Compensation awards to patients let down by the NHS are commonplace, but it is sometimes medical professionals themselves who suffer injury. In a recent case, a dietician who was infected by a rare strain of tuberculosis in the hospital where she worked achieved a compensation settlement.
The woman contracted the Beijing strain – which only four other patients in the UK suffered from at the time – because the department where she worked was close to another in which TB patients were treated. Hygiene procedures had failed to stop the spread of the infection and the trust that ran the hospital admitted liability. However, it disputed the amount of compensation due to her.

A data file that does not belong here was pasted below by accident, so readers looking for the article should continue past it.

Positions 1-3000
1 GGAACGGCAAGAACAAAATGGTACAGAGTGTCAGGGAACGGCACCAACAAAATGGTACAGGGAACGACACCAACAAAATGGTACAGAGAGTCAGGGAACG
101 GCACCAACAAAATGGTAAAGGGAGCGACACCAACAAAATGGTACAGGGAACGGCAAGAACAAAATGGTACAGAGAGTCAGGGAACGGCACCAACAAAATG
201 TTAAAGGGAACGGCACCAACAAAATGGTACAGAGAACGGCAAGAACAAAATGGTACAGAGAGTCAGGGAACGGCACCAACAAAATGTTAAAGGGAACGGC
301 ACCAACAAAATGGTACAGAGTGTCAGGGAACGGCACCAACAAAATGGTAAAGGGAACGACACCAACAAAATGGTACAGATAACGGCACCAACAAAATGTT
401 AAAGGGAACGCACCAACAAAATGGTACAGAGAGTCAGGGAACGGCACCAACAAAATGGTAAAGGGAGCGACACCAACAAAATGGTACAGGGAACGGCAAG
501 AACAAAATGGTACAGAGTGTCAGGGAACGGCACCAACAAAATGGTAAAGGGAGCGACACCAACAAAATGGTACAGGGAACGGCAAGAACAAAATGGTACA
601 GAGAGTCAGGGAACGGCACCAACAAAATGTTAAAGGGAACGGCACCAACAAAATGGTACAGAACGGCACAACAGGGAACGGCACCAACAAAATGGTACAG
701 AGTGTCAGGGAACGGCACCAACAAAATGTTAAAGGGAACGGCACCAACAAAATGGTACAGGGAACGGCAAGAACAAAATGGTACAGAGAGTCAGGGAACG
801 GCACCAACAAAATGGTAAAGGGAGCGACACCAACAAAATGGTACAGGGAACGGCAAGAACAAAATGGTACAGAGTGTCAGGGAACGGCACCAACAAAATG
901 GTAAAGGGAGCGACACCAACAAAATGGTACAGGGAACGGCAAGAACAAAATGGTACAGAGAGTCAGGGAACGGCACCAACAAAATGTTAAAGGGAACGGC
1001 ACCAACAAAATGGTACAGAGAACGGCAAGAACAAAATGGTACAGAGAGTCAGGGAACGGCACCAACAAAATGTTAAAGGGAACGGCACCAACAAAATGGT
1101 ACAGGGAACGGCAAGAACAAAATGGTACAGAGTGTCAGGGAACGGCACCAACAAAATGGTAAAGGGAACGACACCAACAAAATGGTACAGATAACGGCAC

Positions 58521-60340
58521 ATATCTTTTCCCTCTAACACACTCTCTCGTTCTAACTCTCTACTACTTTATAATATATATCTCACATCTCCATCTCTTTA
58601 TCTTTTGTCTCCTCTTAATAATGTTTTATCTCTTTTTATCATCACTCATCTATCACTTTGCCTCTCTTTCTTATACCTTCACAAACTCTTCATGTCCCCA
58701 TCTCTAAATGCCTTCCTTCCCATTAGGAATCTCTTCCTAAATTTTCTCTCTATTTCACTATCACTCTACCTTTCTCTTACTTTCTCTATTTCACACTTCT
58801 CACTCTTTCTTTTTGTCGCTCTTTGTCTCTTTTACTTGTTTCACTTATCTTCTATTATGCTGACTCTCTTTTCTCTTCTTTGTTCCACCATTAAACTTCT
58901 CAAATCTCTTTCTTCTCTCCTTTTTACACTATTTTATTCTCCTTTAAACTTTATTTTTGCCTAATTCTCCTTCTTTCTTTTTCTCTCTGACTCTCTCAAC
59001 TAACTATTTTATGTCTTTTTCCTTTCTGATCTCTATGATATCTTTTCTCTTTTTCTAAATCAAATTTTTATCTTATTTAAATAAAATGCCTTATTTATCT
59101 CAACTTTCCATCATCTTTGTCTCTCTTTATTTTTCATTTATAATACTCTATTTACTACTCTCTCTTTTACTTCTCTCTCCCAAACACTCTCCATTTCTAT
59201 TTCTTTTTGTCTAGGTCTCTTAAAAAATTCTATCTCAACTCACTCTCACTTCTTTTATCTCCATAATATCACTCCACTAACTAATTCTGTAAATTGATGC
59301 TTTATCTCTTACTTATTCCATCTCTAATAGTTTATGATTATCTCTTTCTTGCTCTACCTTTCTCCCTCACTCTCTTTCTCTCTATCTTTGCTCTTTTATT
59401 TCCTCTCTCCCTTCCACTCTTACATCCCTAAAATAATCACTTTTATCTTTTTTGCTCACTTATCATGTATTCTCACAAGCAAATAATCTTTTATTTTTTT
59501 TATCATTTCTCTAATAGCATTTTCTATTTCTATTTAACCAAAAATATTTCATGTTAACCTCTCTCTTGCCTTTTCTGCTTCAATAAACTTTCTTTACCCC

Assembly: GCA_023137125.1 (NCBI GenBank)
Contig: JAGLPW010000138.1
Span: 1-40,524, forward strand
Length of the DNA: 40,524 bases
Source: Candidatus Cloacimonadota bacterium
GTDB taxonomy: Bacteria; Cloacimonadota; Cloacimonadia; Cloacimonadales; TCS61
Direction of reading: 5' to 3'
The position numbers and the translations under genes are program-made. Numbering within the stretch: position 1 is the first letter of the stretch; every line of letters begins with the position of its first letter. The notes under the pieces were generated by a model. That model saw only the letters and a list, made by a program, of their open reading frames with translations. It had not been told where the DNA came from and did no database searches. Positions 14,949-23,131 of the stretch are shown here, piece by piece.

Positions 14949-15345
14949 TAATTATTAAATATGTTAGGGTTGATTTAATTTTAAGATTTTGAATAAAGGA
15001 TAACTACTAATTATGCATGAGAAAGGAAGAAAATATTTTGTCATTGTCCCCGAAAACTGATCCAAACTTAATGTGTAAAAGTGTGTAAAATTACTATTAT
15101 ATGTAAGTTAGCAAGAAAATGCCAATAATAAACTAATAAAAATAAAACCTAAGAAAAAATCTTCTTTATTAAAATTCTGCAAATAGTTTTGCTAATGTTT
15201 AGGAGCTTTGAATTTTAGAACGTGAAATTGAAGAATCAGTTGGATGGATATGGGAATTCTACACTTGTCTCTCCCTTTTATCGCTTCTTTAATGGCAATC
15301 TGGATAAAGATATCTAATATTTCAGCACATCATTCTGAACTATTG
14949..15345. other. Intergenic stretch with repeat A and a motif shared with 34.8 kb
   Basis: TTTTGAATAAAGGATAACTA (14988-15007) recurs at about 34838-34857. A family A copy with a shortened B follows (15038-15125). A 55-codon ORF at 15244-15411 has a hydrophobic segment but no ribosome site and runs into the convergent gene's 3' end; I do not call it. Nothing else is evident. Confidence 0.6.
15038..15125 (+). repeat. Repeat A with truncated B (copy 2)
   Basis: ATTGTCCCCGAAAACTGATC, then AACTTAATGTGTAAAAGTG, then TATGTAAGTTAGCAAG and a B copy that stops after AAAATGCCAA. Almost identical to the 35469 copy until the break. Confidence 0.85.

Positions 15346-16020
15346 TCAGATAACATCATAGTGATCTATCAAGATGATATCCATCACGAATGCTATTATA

Ruling on the case, the court noted that, before her condition was diagnosed, she unwittingly passed on the disease to her father, her lodger, two patients and two colleagues. Although they had all been successfully treated, the knowledge that she had infected others added to her anxiety. Stricken by fatigue and depression, she lost so much weight that her dress size dropped from a size ten to a size six.
Although she tried to get back to work after undergoing nine months of treatment, she was unable to cope and eventually resigned her post. It was six years before her depression had lifted to the point where she was capable of part-time work.
The judge awarded her compensation of more than £120,000.